|American Staff of the CRB|
This is Jeffrey Miller’s third book to be reviewed here, preceded by Behind the Lines and WWI Crusaders: A Band of Yanks in German-Occupied Belgium. This third volume of the trilogy covers the food relief effort during the entire Great War with an epilogue for the major characters. Well-illustrated with photographs of the major individuals, there are also ample statistics and relevant maps. Here is the entire story of how Americans jumped into action, overcoming Belgium nationalism, British bureaucracy, and German militarism. There was still plenty of room for incompetence and bad judgment on the American side.
Miller is uniquely qualified to research and write this book, as his maternal grandparents were active participants in the effort. His grandfather was a CRB (Commission for Relief in Belgium) delegate and married the daughter of a Belgian farmer whose dairy herd fed children. This gave him direct access to oral histories, diaries, and other documents to tell this story.
This epic account begins with Germany’s 1914 attack, overwhelming and occupying Belgium. Belgium and Germany both needed to import vast amounts of food, as neither could grow enough for their populations, in Belgium’s case importing 75 percent of all food needed to feed about 7 million. Herbert Hoover was in London, having just finished repatriating tens of thousands of Americans from Europe during the early days of the war. Now, looking for other forms of public service, he saw an opportunity to prevent widespread Belgian starvation.
Yet this was far from a straightforward exercise in shipping food from one place to another. The difficulties included:
1) Raising funds to pay for it, eventually $753 million in WWI dollars
2) Finding neutral ships to deliver 2,313 cargoes, despite a worldwide shipping shortage due to the war, and overcoming German submarines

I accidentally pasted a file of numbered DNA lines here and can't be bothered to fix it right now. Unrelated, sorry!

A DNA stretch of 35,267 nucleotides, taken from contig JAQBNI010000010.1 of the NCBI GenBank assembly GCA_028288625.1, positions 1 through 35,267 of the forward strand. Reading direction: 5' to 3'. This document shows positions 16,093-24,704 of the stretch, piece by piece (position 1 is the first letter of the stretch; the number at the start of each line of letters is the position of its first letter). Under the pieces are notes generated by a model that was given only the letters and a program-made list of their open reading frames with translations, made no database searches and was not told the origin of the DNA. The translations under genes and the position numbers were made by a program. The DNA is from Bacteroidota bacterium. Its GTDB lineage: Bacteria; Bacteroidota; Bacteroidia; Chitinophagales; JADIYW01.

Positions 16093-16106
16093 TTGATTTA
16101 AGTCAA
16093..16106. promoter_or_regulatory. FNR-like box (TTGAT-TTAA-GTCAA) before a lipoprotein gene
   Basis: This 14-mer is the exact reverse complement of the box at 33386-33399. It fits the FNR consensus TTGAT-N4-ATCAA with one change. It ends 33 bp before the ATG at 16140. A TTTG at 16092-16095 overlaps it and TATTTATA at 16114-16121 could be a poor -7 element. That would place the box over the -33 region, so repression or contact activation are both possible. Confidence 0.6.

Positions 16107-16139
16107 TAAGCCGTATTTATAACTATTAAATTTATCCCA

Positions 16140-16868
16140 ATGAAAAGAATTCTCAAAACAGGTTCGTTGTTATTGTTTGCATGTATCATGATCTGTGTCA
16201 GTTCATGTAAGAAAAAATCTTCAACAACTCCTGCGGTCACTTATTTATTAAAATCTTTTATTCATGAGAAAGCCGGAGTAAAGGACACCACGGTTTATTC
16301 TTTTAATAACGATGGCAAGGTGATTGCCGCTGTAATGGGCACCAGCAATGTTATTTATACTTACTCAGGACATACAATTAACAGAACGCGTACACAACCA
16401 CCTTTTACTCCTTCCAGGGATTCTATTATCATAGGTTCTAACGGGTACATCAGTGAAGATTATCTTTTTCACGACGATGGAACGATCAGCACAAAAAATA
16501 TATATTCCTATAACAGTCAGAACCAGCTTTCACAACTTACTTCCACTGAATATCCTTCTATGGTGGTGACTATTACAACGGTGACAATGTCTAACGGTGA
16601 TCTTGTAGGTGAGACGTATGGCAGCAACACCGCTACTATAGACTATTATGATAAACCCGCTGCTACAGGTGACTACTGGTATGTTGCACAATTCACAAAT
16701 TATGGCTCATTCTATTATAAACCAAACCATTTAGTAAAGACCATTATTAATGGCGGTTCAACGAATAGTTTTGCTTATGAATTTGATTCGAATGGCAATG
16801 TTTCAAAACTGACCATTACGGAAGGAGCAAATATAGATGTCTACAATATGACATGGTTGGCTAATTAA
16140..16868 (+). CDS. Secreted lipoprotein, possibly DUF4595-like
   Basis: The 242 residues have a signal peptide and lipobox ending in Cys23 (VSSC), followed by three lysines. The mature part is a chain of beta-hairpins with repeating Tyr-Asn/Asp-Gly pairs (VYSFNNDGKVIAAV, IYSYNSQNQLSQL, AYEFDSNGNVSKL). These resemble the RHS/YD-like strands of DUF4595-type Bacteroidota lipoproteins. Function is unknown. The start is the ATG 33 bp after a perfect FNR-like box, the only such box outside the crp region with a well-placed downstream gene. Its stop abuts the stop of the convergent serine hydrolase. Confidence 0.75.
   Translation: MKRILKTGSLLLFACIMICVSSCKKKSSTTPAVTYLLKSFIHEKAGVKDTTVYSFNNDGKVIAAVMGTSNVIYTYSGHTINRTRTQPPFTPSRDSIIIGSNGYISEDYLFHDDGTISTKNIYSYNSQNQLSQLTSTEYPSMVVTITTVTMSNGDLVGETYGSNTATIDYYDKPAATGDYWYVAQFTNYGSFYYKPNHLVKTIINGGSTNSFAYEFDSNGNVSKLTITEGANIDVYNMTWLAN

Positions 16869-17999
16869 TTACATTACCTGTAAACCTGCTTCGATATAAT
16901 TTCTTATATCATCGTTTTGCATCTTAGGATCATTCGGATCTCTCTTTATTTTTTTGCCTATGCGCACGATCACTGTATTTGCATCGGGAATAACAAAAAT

3) Overcoming British resistance to relief efforts for fear of food going to Germany
4) Dealing with intermittent German opposition to feeding a conquered nation
5) Accounting for every pound of food to prevent black market operations, justify donations, and maintain the credibility of Hoover’s organization, the Commission for Relief in Belgium
6) Overcoming the jealousy and turf battles with the home-grown Comite National de Scours et d’Alimentation, the Belgian relief organization
7) Distributing the food equitably
8) Recruiting neutrals, primarily Americans until April 1917, to oversee the effort
9) Enlarging the effort to include clothing
10) Dealing with winter, especially 1916–1917, which froze canals necessary for distribution
11) Expanding coverage to 2.1 million French caught behind German lines
Yet, somehow, Hoover and the CRB accomplished it all.
While Hoover’s efforts staved off starvation, the war still meant four years of hunger and despair for Belgians as the book explains in painful detail. Average caloric intake decreased to 1522, less than half the prewar normal. In April 1917 the U.S. entered the war, and the Americans of the CRB had to leave Europe, to be replaced by Dutch and Spanish neutrals.
While we students of the Great War concentrate on the battles, it is well to read how the ordinary citizens of Europe, trapped behind enemy lines, fared under enemy rule. Living in a straitjacket with no idea as to if or when basic freedoms of education and movement would be restored, or when hunger would end, make for a long occupation and a history worth remembering. While Miller describes Belgian suffering, it would have been an interesting contrast if he had described German suffering due to the English blockade, which continued until the 1919 treaty. While Germans starved, Miller attributed no Belgian deaths to hunger during this war.
The relief effort contributed to Hoover’s election as U.S. president in 1928. One wonders why a man who could deal so successfully with belligerents couldn’t have dealt more effectively with the Great Depression.